Author + information
- Fu Biao and
- Lan Huang
International guidelines have recommended fluid restriction for patients with chronic heart failure (CHF). However, this recommendation lacks scientific evidence. This study sought to evaluate effect of fluid restriction on patients with heart failure in randomized controlled trials.
Randomized controlled trials were identified in MEDLINE, EMBASE, and Cochran data base by using the search-keyword of fluid and heart failure. The liberal fluid intake and restricted fluid therapy was compared in heart failure patients. The risk ratio (RR) and mean difference (MD) were calculated from abstracted data. The studies focused on decompensated heart failure were separated from compensated heart failure as a sensitivity analysis.
6 randomized trials were included. Between liberal and restricted fluid groups, there was no difference in readmission (RR=1.32; 95% CI: 0.86 to 2.01; p=0.2), mortality (RR=1.50; 95% CI: 0.87 to 2.57; p=0.14), perceived thirst (MD=-0.7; 95% CI: -2.58 to 1.17; p=0.46), duration of intravenous diuretics (MD=0.17; 95% CI: -1.26 to 1.6; p=0.81) and serum sodium (MD=-1.61; 95% CI: -3.28 to 0.07; p=0.06). With significant heterogeneity in those trials, the pooled MD of creatinine and BNP in the liberal versus restricted fluid group was 0.20 (95% CI: 0.15 to 0.25; p<0.00001) and 172.59 (95% CI: 67.38 to 277.8; p=0.001) respectively. All endpoints showed no difference between liberal and restricted fluid groups without heterogeneity after removing the study that recruited patients with severe impairment of left ventricular ejection fraction (LVEF).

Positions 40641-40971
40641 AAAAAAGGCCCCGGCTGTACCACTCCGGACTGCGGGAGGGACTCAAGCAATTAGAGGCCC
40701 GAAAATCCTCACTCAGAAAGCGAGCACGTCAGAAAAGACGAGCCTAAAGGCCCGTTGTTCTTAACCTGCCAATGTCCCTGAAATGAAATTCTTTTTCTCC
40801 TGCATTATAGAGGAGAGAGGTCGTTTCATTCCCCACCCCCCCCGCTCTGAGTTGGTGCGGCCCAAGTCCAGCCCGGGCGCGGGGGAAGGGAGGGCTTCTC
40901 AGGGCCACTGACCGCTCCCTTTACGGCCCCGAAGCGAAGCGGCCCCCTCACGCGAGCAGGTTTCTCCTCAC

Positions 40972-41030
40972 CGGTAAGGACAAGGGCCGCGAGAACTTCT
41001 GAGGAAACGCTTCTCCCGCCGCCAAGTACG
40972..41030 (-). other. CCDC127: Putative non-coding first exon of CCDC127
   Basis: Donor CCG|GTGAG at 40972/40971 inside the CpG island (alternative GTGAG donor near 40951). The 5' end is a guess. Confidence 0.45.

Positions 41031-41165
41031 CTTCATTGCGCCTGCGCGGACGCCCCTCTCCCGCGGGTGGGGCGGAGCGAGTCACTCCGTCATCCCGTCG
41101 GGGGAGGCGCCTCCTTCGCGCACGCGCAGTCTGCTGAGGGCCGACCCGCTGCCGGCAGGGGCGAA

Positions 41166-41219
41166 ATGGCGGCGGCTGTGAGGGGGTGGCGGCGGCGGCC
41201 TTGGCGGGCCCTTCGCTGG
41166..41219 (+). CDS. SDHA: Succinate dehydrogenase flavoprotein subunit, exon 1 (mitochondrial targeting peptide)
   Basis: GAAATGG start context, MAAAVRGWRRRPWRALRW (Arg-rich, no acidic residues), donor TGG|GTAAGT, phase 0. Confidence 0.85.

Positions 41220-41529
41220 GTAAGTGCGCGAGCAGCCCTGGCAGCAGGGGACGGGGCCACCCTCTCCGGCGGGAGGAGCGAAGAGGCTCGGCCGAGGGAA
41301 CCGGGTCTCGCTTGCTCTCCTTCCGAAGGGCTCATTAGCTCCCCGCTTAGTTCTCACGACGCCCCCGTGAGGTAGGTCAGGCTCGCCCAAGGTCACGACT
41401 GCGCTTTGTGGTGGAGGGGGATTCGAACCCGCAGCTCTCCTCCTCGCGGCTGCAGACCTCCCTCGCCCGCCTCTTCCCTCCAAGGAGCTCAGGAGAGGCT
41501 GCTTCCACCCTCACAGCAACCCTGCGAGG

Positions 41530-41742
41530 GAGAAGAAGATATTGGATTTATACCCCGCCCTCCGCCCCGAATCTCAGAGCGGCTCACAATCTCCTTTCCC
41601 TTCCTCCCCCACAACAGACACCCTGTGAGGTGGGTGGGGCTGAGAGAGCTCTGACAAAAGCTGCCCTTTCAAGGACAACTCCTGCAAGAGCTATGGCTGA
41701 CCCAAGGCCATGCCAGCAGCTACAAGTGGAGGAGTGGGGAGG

Compared with liberal fluid intake, restrictive fluid prescription did not show more benefit for patients with heart failure, especially for those without severe impairment of LVEF. However, the total sample size for each outcome measured was too small to detect true differences between groups.